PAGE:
Switching between different AppStreams in a module
A common challenge that Red Hat system administrators face are requests to install newer versions of applications then are included in the base RHEL repositories. With modules we can seamlessly change between available versions of a particular RPM.
How is that different from Red Hat Software Collections you might ask? Software Collections keeps multiple versions on one system, putting each package into separate namespaced paths. Modularity uses the standard RPM packaging, so paths are where you expect them to be. Keep in mind, unlike Software Collections, modules do not allow running multiple versions at the same time. Only one stream can be installed and used at a time.
We’re going to continue to use PostgreSQL, but for this example our application team is requesting we move to a newer version.
Let's see which AppStreams of PostgreSQL are available to us.
# yum module info postgresql # Lists all AppStreams available
Here we can see there is a newer version of PostgreSQL available to us through modules.
Before we can go ahead and install a newer version of PostgreSQL, we will need to reset the current module used and then install the newer version, specifying the stream.
# yum module reset PostgreSQL #Resets postgresql module
As you can see when we reset the module, the streams of that module are set to their initial state, neither enabled nor disabled. If a module has a default stream, in this case stream 10 for PostgreSQL, then it becomes active after the reset.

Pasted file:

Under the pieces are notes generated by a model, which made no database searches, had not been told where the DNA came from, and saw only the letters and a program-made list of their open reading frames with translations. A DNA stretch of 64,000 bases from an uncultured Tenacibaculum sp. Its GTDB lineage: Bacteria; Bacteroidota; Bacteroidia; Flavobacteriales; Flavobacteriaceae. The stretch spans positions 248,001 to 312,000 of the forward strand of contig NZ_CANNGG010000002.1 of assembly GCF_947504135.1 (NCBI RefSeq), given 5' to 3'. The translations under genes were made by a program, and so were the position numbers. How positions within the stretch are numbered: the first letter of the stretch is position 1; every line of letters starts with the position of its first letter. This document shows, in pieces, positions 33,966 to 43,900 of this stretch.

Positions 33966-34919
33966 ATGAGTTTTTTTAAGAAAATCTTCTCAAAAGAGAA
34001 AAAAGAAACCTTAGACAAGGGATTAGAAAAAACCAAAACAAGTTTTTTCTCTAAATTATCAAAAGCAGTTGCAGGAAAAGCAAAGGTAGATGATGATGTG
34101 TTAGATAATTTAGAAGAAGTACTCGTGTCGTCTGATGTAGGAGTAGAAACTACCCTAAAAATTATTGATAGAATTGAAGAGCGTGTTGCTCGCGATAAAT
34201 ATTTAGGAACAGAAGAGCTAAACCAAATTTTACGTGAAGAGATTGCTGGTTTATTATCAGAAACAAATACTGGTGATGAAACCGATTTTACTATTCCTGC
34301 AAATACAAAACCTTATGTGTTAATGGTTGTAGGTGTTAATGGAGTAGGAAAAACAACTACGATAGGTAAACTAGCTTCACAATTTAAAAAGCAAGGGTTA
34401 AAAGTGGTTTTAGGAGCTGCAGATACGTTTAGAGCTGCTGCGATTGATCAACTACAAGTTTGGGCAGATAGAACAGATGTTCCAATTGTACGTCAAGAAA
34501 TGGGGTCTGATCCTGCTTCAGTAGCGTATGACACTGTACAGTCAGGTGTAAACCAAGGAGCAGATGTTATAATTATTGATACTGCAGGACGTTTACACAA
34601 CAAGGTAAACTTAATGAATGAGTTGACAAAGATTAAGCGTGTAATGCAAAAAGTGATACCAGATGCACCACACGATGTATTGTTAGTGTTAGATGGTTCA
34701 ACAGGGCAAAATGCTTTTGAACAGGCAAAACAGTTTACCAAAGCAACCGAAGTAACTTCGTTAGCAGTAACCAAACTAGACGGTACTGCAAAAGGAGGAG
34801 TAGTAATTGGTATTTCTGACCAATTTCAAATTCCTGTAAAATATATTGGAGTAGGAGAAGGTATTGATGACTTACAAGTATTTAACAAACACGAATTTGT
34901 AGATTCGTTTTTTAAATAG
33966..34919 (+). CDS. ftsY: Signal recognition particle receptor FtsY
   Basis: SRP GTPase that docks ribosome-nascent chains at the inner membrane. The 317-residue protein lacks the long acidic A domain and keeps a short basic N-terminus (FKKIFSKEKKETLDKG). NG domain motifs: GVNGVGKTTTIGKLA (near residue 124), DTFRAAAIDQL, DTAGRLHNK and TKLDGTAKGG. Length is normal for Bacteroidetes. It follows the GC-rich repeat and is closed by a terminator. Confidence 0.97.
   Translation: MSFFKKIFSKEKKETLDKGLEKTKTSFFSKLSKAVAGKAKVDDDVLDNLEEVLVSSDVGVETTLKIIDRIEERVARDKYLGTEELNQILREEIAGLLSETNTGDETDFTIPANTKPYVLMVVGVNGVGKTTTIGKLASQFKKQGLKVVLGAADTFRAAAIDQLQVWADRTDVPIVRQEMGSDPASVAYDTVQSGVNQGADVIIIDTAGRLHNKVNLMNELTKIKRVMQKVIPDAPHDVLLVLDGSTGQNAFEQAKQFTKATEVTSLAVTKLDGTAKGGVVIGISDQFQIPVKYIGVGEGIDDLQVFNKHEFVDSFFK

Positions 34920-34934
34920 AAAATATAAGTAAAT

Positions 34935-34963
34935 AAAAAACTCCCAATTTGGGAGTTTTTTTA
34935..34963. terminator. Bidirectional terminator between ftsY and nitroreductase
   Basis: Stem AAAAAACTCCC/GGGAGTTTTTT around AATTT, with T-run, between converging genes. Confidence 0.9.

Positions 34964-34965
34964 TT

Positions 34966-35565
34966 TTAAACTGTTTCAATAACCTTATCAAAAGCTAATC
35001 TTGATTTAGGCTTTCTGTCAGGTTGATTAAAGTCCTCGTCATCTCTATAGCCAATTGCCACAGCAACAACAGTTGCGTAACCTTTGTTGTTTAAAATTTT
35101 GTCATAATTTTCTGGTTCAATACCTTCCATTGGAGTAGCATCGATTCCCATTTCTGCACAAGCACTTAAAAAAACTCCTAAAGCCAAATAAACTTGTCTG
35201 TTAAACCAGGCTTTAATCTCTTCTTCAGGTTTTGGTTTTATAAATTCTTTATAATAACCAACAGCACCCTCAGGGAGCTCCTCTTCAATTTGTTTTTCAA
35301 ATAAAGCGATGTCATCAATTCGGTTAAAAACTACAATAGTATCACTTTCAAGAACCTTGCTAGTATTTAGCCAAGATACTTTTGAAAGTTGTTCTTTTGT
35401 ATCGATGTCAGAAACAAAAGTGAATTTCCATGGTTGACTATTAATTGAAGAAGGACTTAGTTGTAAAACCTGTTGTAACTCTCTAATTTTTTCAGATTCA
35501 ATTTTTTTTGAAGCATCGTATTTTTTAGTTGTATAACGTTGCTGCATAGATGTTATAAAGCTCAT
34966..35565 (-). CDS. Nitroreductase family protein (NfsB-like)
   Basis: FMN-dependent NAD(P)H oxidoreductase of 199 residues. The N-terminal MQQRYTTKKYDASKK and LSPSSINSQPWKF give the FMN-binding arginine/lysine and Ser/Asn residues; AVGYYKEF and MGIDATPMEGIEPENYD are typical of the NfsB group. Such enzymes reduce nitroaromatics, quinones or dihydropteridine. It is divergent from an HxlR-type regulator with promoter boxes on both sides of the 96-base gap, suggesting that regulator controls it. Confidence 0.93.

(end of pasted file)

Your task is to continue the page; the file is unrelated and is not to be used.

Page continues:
Now we can specify a newer stream and in this case, since there are no default profiles, we are going to select the server one. In the event a stream does not have a default profile specified with a [d] next to it, if you do not specify a profile, the stream will be enabled but no packages will be installed.
# yum module install postgresql:12/server #Installs stream 12
We can see that stream 12 has been enabled, the server profile will be used, and the PostgreSQL version 12 packages will be installed. If you wish to revert back to a previous stream, you just reset the profile as before, and specify an earlier stream during install.
Summary and Closing
AppStreams and modular content are great new tools, giving greater flexibility to users on which software to install, all while staying supported for longer. Our hope is that with the module build pipeline and client tooling made available, it will enable developers to continue to provide multiple versions of software. For additional information and documentation on usage and the AppStream life cycle you can visit Installing, Managing, And Removing User-Space Components.
You can find more about Appstream life cycles here: Red Hat Enterprise Linux 8 Application Streams Life Cycle.
About the author
Pete Sagat is a Platform TAM for Private Sector customers. He has spent more than 14 years as an open source evangelist, and has expertise in Red Hat Enterprise Linux, Red Hat Satellite, Ansible, and Red Hat Insights. He spends his time debating with his very spirited 4 year old daughter on which is better, Sed or Awk. He’s currently losing.